Chuck Schumer's Hasty Plan To Regulate Artificial Intelligence Is a Really Bad Idea
Federal A.I. regulation now will hinder progress, consumer choice, and market competition.
Senate Majority Leader Chuck Schumer (D–N.Y.) announced that he has launched a "major effort to get ahead of artificial intelligence." Basically, he plans to impose federal regulations on artificial intelligence (A.I.) technologies soon. Such new regulations will do for A.I. what federal regulations have already done to crop biotechnology: slow progress way down, deny consumers substantial benefits, and make sure that only Big Tech wins, all while not increasing safety or lowering risks.
Let's briefly review the sorry history of agricultural biotech regulation. When crop biotechnology was just taking off back in the 1980s, several hundred companies were vying to create hundreds of new products and get them quickly to consumers. A cadre of anti-biotech activists vilifying "frankenfoods" made wild claims of unknown risks and lurking biotech catastrophes, which succeeded in scaring the public and legislators about the new technology. Fearing that a spooked Congress could overreact, some well-meaning regulators moved hurriedly in 1986 to cobble together already existing pesticide and food and safety laws to erect a clunky biotech crop regulatory system that in large measure persists today. Many hoped that by forestalling ill-advised congressional action, they could help speed crop biotech products to market. The opposite happened.
The new scheme dramatically slowed the rollout of new biotech crops and livestock. The first biotech crop was not commercialized until 1996. The application seeking approval for the first genetically enhanced food animal, the AquAdvantage salmon, was submitted in 1995. Twenty-six years later it was finally made available to consumers. Onerous regulatory processes delayed biotech food crops with direct consumer benefits, like nonbrowning apples and purple tomatoes with higher nutrient content. And regulatory delays and costs exceeding $100 million for each new biotech variety drove small companies out of business, ultimately leaving the market for biotech crops dominated by a few giant seed companies. Slow, anti-consumer, and anti-competitive, all done purportedly to keep Americans safe. But not a single person has gotten so much as a cough, bellyache, or sniffle from consuming foods made using biotech-enhanced ingredients.
Schumer said he has drafted and circulated a "framework that outlines a new regulatory regime that would prevent potentially catastrophic damage to our country while simultaneously making sure the U.S. advances and leads in this transformative technology." Just as proponents of biotech regulation asserted more than two decades ago, Schumer is claiming that new A.I. regulations are necessary to make Americans safe from A.I.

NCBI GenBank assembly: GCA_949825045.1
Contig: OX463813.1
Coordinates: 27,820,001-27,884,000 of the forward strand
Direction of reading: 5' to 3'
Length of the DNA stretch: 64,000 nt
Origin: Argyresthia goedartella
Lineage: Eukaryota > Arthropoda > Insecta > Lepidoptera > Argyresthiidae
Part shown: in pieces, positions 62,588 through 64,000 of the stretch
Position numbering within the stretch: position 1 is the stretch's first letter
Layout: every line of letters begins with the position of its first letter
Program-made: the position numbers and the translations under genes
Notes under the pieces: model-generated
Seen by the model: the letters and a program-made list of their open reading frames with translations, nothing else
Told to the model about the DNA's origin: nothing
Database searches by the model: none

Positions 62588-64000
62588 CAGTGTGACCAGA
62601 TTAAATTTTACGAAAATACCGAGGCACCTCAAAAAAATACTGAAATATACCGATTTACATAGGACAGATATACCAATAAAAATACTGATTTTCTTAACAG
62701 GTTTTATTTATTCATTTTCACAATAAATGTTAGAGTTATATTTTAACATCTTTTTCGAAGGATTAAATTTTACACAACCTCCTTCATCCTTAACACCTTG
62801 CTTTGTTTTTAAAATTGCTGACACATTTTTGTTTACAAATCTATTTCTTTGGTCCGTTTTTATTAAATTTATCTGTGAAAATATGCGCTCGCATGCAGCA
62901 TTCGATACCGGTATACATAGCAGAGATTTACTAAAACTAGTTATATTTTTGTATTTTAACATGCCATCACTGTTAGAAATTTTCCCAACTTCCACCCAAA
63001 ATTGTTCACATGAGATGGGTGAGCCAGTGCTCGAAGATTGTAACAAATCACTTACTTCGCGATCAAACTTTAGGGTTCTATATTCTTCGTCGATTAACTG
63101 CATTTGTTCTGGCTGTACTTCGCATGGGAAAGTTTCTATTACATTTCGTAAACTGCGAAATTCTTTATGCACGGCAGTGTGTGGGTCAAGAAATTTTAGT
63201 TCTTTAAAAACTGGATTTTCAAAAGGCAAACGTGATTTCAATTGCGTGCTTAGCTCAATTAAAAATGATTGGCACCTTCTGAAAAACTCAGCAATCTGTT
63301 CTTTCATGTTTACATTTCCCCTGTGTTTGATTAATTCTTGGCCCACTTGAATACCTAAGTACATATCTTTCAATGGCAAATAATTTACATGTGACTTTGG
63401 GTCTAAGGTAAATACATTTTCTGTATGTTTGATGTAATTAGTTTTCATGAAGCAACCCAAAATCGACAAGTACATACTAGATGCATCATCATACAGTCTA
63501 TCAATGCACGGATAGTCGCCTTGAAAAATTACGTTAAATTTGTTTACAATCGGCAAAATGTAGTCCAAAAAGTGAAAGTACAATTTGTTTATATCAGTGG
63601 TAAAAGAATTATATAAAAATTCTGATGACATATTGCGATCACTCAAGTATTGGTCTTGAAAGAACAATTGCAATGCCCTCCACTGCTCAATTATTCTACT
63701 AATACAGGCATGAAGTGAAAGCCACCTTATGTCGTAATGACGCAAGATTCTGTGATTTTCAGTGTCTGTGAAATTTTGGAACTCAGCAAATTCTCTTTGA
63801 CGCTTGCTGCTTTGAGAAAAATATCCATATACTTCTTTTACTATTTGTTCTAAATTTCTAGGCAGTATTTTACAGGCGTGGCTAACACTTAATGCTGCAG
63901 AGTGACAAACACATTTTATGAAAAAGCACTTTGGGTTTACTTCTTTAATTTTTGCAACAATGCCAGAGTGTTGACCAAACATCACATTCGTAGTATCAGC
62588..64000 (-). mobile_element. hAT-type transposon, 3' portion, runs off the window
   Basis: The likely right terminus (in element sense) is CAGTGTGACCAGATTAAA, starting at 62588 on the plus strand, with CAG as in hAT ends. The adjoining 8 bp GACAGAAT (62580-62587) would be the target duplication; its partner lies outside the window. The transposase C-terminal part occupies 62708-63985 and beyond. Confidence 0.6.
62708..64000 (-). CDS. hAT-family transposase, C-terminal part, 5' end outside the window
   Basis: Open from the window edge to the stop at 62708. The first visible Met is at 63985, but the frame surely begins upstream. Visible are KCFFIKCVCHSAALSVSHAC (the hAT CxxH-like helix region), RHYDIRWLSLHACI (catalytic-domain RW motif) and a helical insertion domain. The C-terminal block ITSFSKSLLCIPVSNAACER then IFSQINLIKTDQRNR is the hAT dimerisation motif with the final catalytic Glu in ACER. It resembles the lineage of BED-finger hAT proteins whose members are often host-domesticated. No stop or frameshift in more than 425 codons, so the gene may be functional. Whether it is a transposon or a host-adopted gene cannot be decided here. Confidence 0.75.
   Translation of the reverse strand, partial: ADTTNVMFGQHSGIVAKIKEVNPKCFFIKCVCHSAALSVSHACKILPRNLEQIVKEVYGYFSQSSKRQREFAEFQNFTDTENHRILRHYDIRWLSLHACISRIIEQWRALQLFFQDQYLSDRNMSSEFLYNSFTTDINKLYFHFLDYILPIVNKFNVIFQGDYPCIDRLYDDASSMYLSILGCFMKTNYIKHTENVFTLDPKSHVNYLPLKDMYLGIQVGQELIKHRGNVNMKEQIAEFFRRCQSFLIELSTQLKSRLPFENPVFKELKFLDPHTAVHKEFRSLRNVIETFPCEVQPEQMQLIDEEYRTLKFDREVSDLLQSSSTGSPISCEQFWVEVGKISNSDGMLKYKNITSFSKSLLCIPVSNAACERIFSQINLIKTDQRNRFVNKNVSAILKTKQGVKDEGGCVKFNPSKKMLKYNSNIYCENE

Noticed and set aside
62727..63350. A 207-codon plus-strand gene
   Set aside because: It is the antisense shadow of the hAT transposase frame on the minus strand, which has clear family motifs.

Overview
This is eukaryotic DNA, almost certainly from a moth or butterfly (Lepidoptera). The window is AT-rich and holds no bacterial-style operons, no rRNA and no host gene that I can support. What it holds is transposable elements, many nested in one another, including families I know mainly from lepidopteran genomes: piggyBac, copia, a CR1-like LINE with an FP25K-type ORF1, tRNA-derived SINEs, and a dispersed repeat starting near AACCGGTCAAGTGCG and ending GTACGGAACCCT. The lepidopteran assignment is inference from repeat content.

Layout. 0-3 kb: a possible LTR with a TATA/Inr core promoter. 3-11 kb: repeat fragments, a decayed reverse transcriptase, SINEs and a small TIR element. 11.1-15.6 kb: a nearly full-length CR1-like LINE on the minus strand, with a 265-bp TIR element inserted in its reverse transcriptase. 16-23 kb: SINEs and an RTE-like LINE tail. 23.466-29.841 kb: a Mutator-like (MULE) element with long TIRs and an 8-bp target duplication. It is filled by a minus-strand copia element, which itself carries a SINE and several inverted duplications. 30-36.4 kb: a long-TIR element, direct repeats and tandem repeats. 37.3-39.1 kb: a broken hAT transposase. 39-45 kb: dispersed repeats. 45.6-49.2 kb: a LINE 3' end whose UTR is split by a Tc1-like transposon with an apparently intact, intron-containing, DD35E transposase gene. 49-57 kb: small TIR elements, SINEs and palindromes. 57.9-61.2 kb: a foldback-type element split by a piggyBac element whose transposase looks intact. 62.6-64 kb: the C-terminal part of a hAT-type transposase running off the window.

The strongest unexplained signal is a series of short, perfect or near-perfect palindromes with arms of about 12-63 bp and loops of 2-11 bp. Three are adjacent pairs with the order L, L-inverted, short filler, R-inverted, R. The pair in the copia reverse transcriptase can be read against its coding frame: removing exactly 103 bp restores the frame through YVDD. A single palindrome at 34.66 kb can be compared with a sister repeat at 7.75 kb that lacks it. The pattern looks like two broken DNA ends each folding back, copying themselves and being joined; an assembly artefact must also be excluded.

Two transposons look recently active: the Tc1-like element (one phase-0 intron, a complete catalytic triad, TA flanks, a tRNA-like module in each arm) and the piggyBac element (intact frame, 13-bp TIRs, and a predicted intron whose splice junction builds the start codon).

"Is new AI-specific regulation necessary?" asks UCLA electrical engineer John Villasenor. Not so fast. He points out that "many of the potentially problematic outcomes from AI systems are already addressed by existing frameworks." The Fair Housing Act would apply to an A.I. algorithm that yields racially discriminatory loan decisions. Product liability law would cover driverless car A.I. software. In addition, regulations adopted at the early stage of a technology's development will quickly be outdated and very hard to update later, e.g., agricultural biotech regulation. And new regulations always come with unintended consequences, notes Villasenor, who points to how regulations supposedly aimed at sex trafficking ended up endangering sex workers.
"While emerging AI raises many concerns," observes Villasenor, "it also promises to bring enormous benefits in areas including education, medicine, manufacturing, transportation safety, agriculture, weather forecasting, access to legal services and more."
The Senate Democrats' statement about Schumer's proposed A.I. framework says that federal A.I. regulations are needed because "urgent action is required for the U.S. to stay ahead of China." Adopting regulations now will have the opposite effect: that is, slowing down research, development, and deployment of new A.I. tools, thus denying Americans speedy and early access to the many benefits of this technology. Just as occurred in the case of agricultural biotech, only big incumbent companies will be able to pay the high costs and endure the delays stemming from overcautious new A.I. regulations. Imposing federal A.I. regulations now will result in an anti-competitive, technologically sluggish A.I. Big Tech cartel.
Hasty federal A.I. regulation will not promote, but instead hinder progress, consumer choice, and market competition. So don't do it.